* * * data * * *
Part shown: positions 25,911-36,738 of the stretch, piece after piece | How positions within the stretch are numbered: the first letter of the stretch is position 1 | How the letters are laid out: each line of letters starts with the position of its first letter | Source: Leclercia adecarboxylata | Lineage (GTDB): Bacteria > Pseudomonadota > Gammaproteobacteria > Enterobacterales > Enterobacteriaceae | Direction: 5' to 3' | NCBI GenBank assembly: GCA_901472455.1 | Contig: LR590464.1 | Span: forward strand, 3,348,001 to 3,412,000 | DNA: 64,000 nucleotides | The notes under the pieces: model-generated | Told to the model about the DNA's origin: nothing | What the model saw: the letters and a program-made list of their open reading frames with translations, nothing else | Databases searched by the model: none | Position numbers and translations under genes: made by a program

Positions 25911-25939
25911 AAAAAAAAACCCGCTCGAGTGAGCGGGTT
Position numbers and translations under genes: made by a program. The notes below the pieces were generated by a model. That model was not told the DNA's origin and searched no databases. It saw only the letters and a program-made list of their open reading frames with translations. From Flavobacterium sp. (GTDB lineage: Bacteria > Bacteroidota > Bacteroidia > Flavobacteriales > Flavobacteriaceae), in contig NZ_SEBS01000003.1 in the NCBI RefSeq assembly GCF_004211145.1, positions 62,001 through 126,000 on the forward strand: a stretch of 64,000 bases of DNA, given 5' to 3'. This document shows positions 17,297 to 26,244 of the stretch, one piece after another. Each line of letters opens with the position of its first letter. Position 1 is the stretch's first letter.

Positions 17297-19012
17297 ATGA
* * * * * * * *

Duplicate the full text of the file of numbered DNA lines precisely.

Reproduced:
Part shown: positions 25,911-36,738 of the stretch, piece after piece | How positions within the stretch are numbered: the first letter of the stretch is position 1 | How the letters are laid out: each line of letters starts with the position of its first letter | Source: Leclercia adecarboxylata | Lineage (GTDB): Bacteria > Pseudomonadota > Gammaproteobacteria > Enterobacterales > Enterobacteriaceae | Direction: 5' to 3' | NCBI GenBank assembly: GCA_901472455.1 | Contig: LR590464.1 | Span: forward strand, 3,348,001 to 3,412,000 | DNA: 64,000 nucleotides | The notes under the pieces: model-generated | Told to the model about the DNA's origin: nothing | What the model saw: the letters and a program-made list of their open reading frames with translations, nothing else | Databases searched by the model: none | Position numbers and translations under genes: made by a program

Positions 25911-25939
25911 AAAAAAAAACCCGCTCGAGTGAGCGGGTT
Position numbers and translations under genes: made by a program. The notes below the pieces were generated by a model. That model was not told the DNA's origin and searched no databases. It saw only the letters and a program-made list of their open reading frames with translations. From Flavobacterium sp. (GTDB lineage: Bacteria > Bacteroidota > Bacteroidia > Flavobacteriales > Flavobacteriaceae), in contig NZ_SEBS01000003.1 in the NCBI RefSeq assembly GCF_004211145.1, positions 62,001 through 126,000 on the forward strand: a stretch of 64,000 bases of DNA, given 5' to 3'. This document shows positions 17,297 to 26,244 of the stretch, one piece after another. Each line of letters opens with the position of its first letter. Position 1 is the stretch's first letter.

Positions 17297-19012
17297 ATGA